Nesting for Ferruginous Hawks typically occurs on cliffs, hillsides, or large trees. The female lays between 2 to 5 eggs, and both parents share in the incubation and rearing of the chicks. The Ferruginous Hawk is a relatively solitary bird outside of the breeding season, and its call is a loud, high-pitched scream, often heard during courtship or near the nest.
Osprey (Pandion haliaetus)
Scientific Name: Pandion haliaetus
Length: 50–66 cm (19+1⁄2–26 in)
Wingspan: 127–180 cm (50–71 in)
Weight: 0.9–2.1 kg (2 lb 0 oz – 4 lb 10 oz)
The Osprey, a fascinating bird of prey, is universally known for its exceptional hunting prowess and striking physical characteristics. Osprey are dark brown hawks on the upperparts, contrasting beautifully with the predominantly white underparts, and a distinctive dark band that stretches across the eyes towards the sides of its head.
Equipped with specialized talons and a reversible outer toe, the Osprey’s hunting strategy involves a spectacular plunge-dive into bodies of water, often emerging with a fish securely gripped in its claws.
Found on every continent except Antarctica, the Osprey is a cosmopolitan species favoring habitats near water bodies such as lakes, rivers, and coastal areas, reflecting its piscivorous diet. This bird has a diet almost exclusively of fish, making it a unique member of the raptor family and often referred to as the sea hawk or fish hawk. They locate their prey from the air, often hovering before plunging feet-first to capture a fish. When it comes to breeding, Ospreys are monogamous, often mating for life.
They construct large, bulky nests made of sticks, lined with softer materials, and prefer elevated or isolated areas such as treetops or artificial structures like utility poles. Both parents share the responsibility of incubating the eggs and rearing the chicks.
Peregrine Falcon (Falco peregrinus)
Peregrine Falcon Sound
Scientific Name: Falco peregrinus
Length: 14.2-19.3 in
Wingspan: 39.4-43.3 in
Weight: 530-1600 g
Known for its blue-gray plumage and unique cheek bars, the Peregrine Falcon stands as a beacon of power and swiftness. Despite its modest size, it reigns as the world’s fastest creature, reaching staggering speeds up to 240 mph during hunting dives.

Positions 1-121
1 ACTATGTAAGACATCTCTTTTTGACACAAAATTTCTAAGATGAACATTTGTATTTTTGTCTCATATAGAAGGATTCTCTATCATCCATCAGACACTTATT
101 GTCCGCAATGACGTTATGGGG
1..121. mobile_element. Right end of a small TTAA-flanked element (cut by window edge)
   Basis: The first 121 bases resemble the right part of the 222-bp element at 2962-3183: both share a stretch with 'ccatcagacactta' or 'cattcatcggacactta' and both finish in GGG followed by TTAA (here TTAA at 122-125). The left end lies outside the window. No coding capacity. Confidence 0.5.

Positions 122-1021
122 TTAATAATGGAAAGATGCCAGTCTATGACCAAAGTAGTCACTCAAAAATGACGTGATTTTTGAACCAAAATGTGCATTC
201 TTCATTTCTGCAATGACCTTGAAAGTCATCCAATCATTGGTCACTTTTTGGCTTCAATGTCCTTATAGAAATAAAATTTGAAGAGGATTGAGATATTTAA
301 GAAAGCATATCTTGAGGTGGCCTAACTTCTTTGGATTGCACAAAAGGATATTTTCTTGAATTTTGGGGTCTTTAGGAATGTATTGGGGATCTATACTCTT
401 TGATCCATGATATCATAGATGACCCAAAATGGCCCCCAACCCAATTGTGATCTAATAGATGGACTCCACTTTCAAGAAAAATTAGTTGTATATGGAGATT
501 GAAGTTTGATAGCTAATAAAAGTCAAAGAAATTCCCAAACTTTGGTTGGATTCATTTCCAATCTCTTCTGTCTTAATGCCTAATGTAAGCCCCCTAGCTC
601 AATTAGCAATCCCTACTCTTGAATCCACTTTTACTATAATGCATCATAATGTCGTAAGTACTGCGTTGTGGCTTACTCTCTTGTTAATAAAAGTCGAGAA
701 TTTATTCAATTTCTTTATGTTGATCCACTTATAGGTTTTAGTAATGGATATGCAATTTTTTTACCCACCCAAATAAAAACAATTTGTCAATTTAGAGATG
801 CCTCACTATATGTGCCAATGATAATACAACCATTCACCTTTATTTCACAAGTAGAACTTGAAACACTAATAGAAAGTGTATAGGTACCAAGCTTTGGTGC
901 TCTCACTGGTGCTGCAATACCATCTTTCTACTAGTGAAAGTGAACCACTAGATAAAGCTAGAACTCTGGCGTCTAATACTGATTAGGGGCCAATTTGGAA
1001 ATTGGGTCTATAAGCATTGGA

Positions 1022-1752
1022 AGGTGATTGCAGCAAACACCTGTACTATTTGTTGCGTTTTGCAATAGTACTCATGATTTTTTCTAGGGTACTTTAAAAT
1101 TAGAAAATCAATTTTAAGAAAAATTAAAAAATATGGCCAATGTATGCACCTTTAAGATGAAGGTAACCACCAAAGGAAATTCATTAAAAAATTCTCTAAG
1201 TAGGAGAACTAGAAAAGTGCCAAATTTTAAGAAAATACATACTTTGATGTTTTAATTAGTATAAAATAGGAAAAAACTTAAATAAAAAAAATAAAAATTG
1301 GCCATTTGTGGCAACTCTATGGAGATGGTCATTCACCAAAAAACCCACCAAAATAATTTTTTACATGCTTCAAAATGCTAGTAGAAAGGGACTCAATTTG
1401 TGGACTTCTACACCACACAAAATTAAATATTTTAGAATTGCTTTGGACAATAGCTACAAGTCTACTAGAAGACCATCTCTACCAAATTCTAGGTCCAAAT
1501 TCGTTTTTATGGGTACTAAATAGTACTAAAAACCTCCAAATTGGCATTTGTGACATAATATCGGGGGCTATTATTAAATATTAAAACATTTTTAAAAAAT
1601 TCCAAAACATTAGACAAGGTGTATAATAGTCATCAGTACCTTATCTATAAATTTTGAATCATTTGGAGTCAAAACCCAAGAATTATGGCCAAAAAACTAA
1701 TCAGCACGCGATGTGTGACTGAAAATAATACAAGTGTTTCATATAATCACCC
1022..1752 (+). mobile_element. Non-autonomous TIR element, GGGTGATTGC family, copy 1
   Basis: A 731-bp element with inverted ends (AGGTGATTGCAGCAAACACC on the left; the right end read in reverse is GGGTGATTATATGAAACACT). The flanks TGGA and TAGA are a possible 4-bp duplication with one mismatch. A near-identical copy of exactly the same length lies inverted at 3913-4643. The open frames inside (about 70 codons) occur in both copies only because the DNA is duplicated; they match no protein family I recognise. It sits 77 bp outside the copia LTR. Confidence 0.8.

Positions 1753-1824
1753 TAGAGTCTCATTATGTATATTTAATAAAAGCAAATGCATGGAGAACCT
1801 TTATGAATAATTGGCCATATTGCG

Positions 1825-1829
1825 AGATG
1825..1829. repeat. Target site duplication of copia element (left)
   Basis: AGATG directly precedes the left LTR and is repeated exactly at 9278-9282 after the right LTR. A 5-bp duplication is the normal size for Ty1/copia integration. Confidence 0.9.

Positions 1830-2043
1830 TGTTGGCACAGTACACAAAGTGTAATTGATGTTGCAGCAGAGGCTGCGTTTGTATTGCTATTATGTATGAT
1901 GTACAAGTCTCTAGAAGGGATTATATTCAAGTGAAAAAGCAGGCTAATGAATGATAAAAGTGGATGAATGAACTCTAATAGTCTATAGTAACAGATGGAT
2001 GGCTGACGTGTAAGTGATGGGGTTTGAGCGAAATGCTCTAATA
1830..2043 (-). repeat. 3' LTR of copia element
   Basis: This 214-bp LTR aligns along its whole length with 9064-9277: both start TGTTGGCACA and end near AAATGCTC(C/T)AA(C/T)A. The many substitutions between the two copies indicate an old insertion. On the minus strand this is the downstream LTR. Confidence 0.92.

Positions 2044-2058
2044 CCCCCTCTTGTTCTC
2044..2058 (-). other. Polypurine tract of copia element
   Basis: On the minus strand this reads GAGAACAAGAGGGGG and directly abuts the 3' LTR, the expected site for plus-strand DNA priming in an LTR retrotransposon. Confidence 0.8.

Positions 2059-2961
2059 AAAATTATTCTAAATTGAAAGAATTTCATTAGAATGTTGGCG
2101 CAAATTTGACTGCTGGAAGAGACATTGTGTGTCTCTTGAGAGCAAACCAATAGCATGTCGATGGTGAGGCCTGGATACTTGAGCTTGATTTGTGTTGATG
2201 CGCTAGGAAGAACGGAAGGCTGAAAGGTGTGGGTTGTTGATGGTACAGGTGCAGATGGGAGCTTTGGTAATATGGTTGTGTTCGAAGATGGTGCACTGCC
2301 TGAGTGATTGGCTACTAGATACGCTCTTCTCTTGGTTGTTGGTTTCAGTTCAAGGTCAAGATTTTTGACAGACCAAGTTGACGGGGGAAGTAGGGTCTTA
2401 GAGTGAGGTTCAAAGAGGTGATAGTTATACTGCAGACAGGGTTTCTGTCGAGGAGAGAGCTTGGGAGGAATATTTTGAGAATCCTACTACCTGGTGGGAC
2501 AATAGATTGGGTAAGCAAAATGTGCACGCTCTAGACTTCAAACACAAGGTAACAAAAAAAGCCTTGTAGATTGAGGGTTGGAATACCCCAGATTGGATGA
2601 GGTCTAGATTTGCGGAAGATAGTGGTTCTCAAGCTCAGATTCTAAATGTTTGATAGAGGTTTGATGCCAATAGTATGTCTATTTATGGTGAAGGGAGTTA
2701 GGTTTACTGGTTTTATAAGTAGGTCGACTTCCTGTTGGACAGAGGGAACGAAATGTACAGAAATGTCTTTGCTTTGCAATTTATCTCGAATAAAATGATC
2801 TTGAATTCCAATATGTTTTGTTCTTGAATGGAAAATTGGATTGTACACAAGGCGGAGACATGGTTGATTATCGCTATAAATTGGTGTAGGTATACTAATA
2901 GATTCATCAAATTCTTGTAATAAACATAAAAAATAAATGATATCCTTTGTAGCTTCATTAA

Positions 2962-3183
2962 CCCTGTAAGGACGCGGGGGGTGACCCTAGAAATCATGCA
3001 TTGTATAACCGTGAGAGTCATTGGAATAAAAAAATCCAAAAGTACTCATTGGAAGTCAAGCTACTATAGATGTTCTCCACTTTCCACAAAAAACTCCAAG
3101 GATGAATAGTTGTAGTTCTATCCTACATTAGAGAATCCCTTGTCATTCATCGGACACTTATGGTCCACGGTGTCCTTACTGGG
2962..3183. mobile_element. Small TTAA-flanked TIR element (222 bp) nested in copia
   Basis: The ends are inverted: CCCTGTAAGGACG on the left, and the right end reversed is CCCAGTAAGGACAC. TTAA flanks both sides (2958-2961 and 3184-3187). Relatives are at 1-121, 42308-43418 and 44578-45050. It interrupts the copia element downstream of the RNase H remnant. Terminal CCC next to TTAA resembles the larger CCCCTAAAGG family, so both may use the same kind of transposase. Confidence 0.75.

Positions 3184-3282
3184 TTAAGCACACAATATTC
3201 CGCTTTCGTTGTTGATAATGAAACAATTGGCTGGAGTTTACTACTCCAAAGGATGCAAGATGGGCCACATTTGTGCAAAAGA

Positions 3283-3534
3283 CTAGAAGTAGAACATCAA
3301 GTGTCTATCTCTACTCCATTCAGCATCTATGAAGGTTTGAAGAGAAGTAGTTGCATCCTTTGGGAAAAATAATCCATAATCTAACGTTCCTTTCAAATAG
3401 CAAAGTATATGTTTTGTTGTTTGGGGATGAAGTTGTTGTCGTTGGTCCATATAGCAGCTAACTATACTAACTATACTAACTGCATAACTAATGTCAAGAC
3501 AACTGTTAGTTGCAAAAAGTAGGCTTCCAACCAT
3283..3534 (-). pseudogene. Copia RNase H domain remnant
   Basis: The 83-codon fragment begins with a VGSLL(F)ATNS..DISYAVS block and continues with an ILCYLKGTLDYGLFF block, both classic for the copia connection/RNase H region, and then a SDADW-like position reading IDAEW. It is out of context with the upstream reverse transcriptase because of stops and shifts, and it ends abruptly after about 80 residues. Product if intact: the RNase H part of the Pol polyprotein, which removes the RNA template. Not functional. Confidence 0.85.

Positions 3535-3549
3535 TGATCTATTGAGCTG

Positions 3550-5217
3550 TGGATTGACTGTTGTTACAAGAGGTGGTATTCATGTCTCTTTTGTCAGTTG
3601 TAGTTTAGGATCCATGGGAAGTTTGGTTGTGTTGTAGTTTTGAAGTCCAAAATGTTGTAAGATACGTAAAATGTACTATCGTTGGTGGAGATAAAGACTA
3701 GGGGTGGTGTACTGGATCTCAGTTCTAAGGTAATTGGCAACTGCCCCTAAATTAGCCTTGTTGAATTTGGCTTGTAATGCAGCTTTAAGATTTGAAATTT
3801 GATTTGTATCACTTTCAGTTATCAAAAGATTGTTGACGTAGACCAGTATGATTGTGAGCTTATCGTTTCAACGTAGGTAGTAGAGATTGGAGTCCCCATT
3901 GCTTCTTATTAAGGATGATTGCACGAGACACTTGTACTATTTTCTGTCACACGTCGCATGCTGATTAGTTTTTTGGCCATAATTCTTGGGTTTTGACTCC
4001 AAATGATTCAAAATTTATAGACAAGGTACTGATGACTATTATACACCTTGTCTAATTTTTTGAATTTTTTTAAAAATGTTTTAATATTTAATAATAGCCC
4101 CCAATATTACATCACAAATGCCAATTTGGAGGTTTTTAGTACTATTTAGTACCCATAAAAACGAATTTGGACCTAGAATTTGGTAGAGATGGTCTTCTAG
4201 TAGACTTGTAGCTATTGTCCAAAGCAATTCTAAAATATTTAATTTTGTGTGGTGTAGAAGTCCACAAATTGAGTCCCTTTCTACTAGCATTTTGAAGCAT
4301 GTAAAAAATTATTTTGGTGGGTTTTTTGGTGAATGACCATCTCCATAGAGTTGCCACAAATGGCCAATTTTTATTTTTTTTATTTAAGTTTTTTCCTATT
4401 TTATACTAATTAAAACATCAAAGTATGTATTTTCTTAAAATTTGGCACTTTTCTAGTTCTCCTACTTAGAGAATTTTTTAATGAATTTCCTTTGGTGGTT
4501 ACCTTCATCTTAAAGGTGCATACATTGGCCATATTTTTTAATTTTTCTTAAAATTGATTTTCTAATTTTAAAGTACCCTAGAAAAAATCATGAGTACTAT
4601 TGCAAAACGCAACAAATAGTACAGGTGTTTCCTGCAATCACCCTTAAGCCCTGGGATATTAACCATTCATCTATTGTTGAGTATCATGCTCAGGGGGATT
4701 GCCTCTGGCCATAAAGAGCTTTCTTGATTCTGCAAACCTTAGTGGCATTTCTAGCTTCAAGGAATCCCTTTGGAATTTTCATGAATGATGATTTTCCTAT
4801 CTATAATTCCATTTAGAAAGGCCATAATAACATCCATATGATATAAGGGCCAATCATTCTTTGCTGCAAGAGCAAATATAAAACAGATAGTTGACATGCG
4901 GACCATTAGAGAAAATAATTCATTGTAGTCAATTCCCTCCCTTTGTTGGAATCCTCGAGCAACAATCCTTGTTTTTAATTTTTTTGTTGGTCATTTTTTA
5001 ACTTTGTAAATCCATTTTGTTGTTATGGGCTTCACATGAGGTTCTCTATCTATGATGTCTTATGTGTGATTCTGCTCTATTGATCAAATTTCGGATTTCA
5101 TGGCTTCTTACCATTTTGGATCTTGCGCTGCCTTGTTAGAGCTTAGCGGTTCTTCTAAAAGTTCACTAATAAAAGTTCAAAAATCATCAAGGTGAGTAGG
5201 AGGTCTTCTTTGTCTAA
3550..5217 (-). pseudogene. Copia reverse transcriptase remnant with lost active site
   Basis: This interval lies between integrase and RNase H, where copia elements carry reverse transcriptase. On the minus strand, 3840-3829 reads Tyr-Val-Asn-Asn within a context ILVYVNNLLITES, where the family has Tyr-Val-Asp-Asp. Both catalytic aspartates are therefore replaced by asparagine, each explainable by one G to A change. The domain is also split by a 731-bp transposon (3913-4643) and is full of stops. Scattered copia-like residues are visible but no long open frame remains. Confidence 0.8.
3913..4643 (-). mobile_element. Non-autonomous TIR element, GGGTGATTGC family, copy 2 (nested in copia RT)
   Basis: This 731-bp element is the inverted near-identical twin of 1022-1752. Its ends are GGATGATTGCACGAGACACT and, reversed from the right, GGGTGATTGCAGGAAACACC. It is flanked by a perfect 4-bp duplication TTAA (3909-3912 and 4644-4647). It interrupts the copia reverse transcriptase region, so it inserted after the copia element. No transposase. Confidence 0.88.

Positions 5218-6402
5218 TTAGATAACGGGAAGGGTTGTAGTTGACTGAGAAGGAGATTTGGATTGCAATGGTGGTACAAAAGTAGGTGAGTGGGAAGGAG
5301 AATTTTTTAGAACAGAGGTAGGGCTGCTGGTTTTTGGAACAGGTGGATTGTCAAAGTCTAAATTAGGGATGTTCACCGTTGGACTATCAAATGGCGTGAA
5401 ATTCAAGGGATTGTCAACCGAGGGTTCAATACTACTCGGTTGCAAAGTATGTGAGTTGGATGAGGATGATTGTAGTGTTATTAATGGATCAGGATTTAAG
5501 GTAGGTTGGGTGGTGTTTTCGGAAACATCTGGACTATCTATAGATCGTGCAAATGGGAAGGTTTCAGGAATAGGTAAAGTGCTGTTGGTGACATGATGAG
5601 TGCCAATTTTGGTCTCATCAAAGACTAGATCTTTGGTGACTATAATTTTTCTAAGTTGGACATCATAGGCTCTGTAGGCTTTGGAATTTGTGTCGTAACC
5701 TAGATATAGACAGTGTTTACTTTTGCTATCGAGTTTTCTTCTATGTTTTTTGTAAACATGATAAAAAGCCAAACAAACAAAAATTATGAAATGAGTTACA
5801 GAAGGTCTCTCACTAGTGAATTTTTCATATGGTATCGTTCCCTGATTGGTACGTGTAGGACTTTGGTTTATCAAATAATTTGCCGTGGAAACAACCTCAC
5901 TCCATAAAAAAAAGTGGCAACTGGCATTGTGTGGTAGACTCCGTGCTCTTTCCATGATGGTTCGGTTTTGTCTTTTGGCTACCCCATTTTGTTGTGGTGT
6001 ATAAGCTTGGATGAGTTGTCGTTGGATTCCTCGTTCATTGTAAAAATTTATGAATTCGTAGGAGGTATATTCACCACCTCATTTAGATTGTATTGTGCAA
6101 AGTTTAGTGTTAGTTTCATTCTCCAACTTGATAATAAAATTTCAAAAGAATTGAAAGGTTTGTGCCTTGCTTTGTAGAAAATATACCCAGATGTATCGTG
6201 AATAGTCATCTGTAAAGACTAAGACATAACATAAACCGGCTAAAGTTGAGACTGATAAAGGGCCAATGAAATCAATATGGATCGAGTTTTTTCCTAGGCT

Its diet mainly includes birds, occasionally bats, caught in an enthralling aerial display of agility and precision. Adapting to diverse habitats, this bird graces every continent except Antarctica, finding home in environments from city skyscrapers to towering cliffs.
Peregrine Falcons, monogamous in nature, often pair for life, expressing their bonds through complex courtship flights filled with intricate aerial maneuvers. They construct simple scrape nests on high ledges, often without adding materials.
Their parenting duties are shared, from egg incubation to feeding and caring for the chicks, ensuring their offspring are ready to take on the skies in their own time.
Prairie Falcon (Falco mexicanus)
Prairie Falcon Sound
Scientific Name: Falco mexicanus
Length: 15 in – 17.7 in
Wingspan: 3.5 feet
Weight: 1.1 to 2.1 lbs
The Prairie Falcon, is a large falcon species that inhabits the open landscapes of North America, particularly in the western regions of the continent. Known for its agility and speed, this bird of prey is a skilled hunter and a master of flight.
Prairie Falcons sport a distinct color pattern with a pale, buffy brown body, contrasted with darker wingtips and a characteristic “mustache” mark near the eyes, a feature common to many falcons.
The Prairie Falcon’s diet primarily consists of small mammals and birds. It is known for its high-speed aerial pursuits, diving onto its prey from great heights. This agile predator often utilizes the open terrain of its habitat, making swift, low-level flights to catch prey off-guard.